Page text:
What do customer satisfaction surveys do?
Customer satisfaction surveys are used by businesses in every industry and have been for decades. Whether conducted over the phone, completed online or posted to customers they are an easily identifiable part of ‘customer service’.
But are they more than a tokenistic box-ticking exercise? Does their use benefit a business in any measurable way? In this article, we’ll explore the purpose of the customer satisfaction survey and the role they play in growing a business.
The ugly side of customer satisfaction surveys
Customer satisfaction surveys suffer from an image problem in modern business. Thrust upon the customer and a drain on resources within the business they seem to create a lose-lose interaction. And the best part about them? The completed surveys only serve to increase a score few outside of senior management care about.
If the shortcomings of customer satisfaction surveys are evident to those involved then why are they so prevalent?
In some businesses, it’s a case of doing what’s always been done. A KPI may have been set on sending them out in a corporate fishing expedition, hoping to land a points increase on an NPS dashboard.
For others it’s so positive feedback can boost morale and give the marketing team something to use. Whether it be a new testimonial on the website or a social post to prove that customers are generally happy with the business it’s an easy asset to promote the company. So if these are common, yet slightly misguided uses for the customer satisfaction survey, what should they actually do?
The real benefit of the customer satisfaction survey
Customer satisfaction surveys are best defined as a formal way of collating customer impressions. The purpose of which is to gain insight into what the business does well, and where it can improve. Everything else is redundant.
The insights that are gathered provide a real-world view of whether your business is doing its job right. This includes whether it’s managing expectations and delivering on its promises. Customer satisfaction surveys collate perspectives so the business can identify patterns and trends. They are a customer’s opportunity to share, in their own words, how they view their experience with you.
Arguably there’s no input more valuable to a business than that of an existing customer. After all, the perspective of the people that have parted with money for your product or service is the essence of business. Unhappy customers won’t return and, what’s worse, they may discourage others from buying from you. Happy customers, however, can become your most valuable sales tool. No Super Bowl commercial, celebrity endorsement or stadium sponsorship will sway an individual’s opinion more than a peer recommending a business at no gain to themselves.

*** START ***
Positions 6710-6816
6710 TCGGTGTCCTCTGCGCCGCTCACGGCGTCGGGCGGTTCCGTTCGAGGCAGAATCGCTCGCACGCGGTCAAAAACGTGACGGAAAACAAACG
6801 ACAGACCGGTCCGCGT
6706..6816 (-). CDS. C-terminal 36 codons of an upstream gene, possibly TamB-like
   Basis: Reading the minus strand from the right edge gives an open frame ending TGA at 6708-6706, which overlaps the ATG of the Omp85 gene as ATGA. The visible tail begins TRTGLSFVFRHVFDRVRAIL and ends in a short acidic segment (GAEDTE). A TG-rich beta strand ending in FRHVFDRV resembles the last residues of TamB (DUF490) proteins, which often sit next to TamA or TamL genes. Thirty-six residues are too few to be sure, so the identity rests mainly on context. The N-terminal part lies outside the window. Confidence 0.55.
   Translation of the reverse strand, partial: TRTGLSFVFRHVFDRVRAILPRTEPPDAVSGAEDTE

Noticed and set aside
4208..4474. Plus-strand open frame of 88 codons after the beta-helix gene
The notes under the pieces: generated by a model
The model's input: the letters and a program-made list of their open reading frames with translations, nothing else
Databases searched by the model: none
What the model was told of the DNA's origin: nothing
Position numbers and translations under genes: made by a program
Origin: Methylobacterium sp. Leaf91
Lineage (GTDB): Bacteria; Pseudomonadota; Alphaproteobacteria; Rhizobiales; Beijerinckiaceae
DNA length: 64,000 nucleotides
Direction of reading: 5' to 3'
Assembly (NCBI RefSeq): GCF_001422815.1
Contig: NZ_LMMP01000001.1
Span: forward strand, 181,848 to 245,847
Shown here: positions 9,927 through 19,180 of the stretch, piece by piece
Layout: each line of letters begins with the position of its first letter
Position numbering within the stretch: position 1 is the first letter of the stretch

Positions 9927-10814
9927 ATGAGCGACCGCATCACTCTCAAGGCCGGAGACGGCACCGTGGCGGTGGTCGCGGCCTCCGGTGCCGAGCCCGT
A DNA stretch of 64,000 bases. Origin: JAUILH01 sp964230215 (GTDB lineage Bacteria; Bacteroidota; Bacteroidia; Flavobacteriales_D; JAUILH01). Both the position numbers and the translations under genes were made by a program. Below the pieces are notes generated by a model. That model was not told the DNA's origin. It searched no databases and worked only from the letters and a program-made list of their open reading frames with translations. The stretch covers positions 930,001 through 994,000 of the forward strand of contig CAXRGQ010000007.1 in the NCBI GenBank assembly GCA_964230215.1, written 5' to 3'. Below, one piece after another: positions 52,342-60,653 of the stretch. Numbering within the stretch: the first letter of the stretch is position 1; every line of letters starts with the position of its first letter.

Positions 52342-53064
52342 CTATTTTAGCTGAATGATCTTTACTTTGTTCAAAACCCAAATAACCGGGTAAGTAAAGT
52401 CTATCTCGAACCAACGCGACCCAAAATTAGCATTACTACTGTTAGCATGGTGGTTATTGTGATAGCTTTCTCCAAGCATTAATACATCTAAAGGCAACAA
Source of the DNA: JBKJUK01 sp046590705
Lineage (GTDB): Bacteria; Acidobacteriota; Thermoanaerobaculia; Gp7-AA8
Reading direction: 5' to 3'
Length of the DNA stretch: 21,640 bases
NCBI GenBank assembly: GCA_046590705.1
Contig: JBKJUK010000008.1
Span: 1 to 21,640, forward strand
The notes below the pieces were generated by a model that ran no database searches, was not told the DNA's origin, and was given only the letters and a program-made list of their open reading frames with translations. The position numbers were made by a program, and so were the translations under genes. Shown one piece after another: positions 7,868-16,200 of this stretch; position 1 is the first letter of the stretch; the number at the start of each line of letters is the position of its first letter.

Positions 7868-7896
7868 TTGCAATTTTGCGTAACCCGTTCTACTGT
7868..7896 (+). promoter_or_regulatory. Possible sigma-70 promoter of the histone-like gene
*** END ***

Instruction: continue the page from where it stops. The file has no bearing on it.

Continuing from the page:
So how do customer satisfaction surveys tap into this valuable sales asset?
Using customer satisfaction surveys to increase sales
The first way customer satisfaction surveys help a business to increase sales is by identifying potential detractors. These people have had a bad experience and will likely share that experience with many people. When you receive a survey response that indicates unhappiness, the business needs to take action. Within the business someone, anyone, needs to contact that individual and try to put things right. Sometimes a detractor just wants to be seen and heard - that can often be enough to change their perception of the company.
Secondly, customer satisfaction surveys highlight the experiences that other people would have had, but may not have shared. Chances are only a percentage of the satisfaction surveys a business sends out are returned. And while the responses directly represent the views of a small group of customers the findings can be extrapolated and/or averaged to represent the sentiment of all customers. Therefore, if one survey mentions dissatisfaction with your business’s communication, the likelihood is that they’re not the only customer to experience this frustration.
Both of the above examples help a business to grow by reducing the number of customers actively working against the marketing and sales efforts. But the final reason why customer satisfaction surveys are important is to accelerate the number of volunteer sales reps your business creates. Word of mouth marketing is incredibly powerful but it only comes from happy customers. If a business understands what makes its customers happy, and amplifies these reasons, then it can increase the promoter base. This is also a compounding growth strategy because the more happy customers you have the more new people they’ll recommend to you. In terms of a long-term sustainable growth avenue, there are few strategies that are as affordable or as effective as prioritising customer satisfaction.
This article hasn’t mentioned scores or metrics and for good reason. By focusing on a single statistic, businesses fail to tap into the real potential of customer satisfaction surveys. They monitor the NPS needle, the CES rating or the CSAT score but not the common trends the surveys uncover and therefore nothing of any practical value.
Customer satisfaction surveys can empower you to grow your business, but only when you harness their full potential. But unfortunately what happens all too often is they sit in a folder forgotten and wasted.
If you’re looking to unlock the true power of the customer satisfaction survey then start by getting a free Review Tui account by clicking here. Or, if you want to learn more, why not download our free guide on implementing a customer feedback strategy.